Top 5 Most Wanted Computers

Just like people who collect cars, movies, pyrex, and tupperware, there are always things you want to collect within that hobby. And while there are quite a few models of computers I’d like to eventually own – I’ll include my top five (reasonable) choices here and talk about them a little bit.

5. Apple ][

An original Apple II with the monitor and two “Disk II” floppy drives. [Photo source: Old; Clicking on the image will take you to the OldComputers website, where you can learn more about the Apple II.]
For many computer collectors, the Apple II is the beginning of creating a large collection.

Back in the day (1980s), the Apple II was wildly popular. Introduced in 1977 (during Microcomputer Mania!) by then tiny Apple Computer, the Apple II put Apple on the map by boasting color and an affordable price tag.

Because of this, there is a ton of software for Apple II computers. And the machines themselves relatively plentiful, although they increase in price – especially after the release of any Steve Jobs biopic. The Apple II was released in many incarnations and versions from 1977 until the line was discontinued in 1993. One of the popular (and the last version) was the II/GS, which could be considered somewhat a rival to the Macintosh. The II/GS had a graphical user interface and had better hardware capabilities than the Macintosh.

The Apple II has enough software to attract my attention, but it wouldn’t be the first computer I’d spend money on. The Apple II is easily expandable thanks to its maintenance-friendly design (thanks, Woz!) and they’re versatile.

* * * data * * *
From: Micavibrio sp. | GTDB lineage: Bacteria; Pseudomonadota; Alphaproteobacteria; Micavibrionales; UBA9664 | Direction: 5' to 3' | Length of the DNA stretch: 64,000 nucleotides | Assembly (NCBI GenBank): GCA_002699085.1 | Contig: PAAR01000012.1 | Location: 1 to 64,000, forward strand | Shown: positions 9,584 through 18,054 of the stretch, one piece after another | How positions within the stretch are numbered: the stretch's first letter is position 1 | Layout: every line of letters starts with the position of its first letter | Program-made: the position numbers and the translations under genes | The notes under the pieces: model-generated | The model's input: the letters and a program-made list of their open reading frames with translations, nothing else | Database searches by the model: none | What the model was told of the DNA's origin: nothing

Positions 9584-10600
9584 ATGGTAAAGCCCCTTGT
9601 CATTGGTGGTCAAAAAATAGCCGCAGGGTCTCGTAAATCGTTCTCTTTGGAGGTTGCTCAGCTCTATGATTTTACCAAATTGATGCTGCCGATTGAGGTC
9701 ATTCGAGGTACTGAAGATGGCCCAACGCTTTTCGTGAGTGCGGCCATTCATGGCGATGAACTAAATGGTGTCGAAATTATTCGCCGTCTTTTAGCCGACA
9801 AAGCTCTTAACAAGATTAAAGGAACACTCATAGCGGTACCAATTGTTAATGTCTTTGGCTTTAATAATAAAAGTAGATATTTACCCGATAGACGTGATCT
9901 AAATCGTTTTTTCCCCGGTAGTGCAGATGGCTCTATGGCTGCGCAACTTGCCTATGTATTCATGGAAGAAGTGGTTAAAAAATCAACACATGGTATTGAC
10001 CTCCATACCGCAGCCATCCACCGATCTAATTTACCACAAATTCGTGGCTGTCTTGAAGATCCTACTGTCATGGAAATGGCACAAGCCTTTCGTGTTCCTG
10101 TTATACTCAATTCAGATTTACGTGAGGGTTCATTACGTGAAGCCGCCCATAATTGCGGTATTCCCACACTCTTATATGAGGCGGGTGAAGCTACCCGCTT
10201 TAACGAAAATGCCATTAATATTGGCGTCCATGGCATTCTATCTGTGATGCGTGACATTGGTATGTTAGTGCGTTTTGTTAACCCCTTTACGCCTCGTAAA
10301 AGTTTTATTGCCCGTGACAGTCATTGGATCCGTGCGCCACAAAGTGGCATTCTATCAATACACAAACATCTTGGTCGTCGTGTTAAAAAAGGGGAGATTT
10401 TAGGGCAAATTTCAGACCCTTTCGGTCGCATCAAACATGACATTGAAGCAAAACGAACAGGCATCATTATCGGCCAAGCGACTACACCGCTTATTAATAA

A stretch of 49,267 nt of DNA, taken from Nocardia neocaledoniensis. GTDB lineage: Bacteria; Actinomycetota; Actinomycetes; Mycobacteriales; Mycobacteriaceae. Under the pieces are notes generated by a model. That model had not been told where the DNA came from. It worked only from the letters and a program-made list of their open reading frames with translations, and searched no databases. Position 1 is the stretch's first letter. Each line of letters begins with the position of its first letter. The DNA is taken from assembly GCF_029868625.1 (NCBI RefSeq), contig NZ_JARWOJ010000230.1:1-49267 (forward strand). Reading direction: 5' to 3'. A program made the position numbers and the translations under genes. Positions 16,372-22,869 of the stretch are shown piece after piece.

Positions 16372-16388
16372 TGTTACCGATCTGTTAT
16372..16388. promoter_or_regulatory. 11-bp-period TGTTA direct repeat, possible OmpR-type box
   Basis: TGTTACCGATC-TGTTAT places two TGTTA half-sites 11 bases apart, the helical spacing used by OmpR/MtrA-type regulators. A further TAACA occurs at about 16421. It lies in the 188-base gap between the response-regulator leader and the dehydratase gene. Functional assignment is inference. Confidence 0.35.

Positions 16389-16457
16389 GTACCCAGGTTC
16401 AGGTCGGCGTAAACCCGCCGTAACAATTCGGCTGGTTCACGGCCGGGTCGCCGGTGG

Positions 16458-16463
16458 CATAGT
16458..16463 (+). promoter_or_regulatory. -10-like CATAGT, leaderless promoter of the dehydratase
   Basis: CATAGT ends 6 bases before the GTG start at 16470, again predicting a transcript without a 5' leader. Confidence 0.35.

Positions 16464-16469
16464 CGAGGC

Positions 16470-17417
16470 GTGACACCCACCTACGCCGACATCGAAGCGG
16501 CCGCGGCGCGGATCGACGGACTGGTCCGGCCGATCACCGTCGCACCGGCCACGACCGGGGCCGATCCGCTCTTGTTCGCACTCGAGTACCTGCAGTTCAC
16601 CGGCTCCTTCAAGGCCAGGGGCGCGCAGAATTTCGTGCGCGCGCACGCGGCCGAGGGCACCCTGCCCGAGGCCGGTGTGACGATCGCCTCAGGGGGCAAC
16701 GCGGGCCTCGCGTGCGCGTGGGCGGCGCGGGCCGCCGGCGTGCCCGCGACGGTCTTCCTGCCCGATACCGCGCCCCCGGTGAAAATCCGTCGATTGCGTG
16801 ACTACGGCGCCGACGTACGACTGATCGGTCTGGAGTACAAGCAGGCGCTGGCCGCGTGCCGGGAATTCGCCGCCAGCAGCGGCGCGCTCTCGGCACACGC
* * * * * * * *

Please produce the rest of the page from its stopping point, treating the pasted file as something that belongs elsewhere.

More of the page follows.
4. Compact Mac

An original Macintosh 128k from 1984 – an extremely valuable machine to modern vintage computer collectors. The 128k was the first to use the compact Mac scheme, which was used up until the Color Classic II. [Photo source:; clicking on image will allow you to learn more.]
Speaking of the Macintosh, one that has been on my “wish list” for some time now is a compact Mac… any of the many models to use the form factor.

The first Macintosh, released in 1984, had a unique all-in-one design that Apple used for many years. The design became an icon of Macintosh computers, even to this day. This “all-in-one” design was coined the “compact Mac” design… primarily because it could fit in a bag and be toted around, even though that wasn’t popular.

The Macintosh SE and Classic (and Classic II) are fairly plentiful, although – just like the Apple II – are increasing in price as they become more and more collectable, and the price rises following the release of any Steve Jobs biopic.

The Compact Mac lines have a somewhat large software library. The Compact Mac also allows you to gain an experience of what one of the first wildly popular GUI’s was like, as well as see how far your modern MacBook Air has come.

3. Gateway 2000 Desktop

Two Gateway 2000 desktops… [Photo: Reese Riverson]
I discussed this topic in my latest Throwback Thursday entry… the first computer I had growing up was a Gateway 2000 dating from 1993 or 1994. It ran Windows 3.11 on top of MS-DOS.

While Gateway 2000 was not the best computer (it could be likened to a Packard Bell or Acer), it got the job done and was fairly rugged. Known for their obsession with cows and being founded in Iowa/South Dakota, the company followed a sales model pioneered by Michael Dell (with Dell) and grew into one of the larger computer manufacturers of the 1990s. Following the dot-com bubble burst, the company quickly spiraled downhill before being bought out by Acer. You can learn more on my recent Throwback Thursday.

Post name change (post-1998) Gateway models are plentiful, but it is somewhat hard to find a wealth of information – or machines for sale – on anything before 1997.

I would love to relive my experiences with the old Gateway 2000, especially if it had the factory installation of Windows. Something about the cow wallpapers and just the machines themselves gave the machines a lot of character that you would be hard pressed to find in modern computers.

2. IBM PS/2

The PS/2 was IBM’s attempt to one-up clone manufacturers, boasting many advanced features. While the PS/2 was an overall good line, and lasted from 1987 to 1995 in many different incarnations, it still failed to live up to IBM’s expectations, and is often shadowed by IBM’s wild success with the PC. [Photo: Backwood Realm]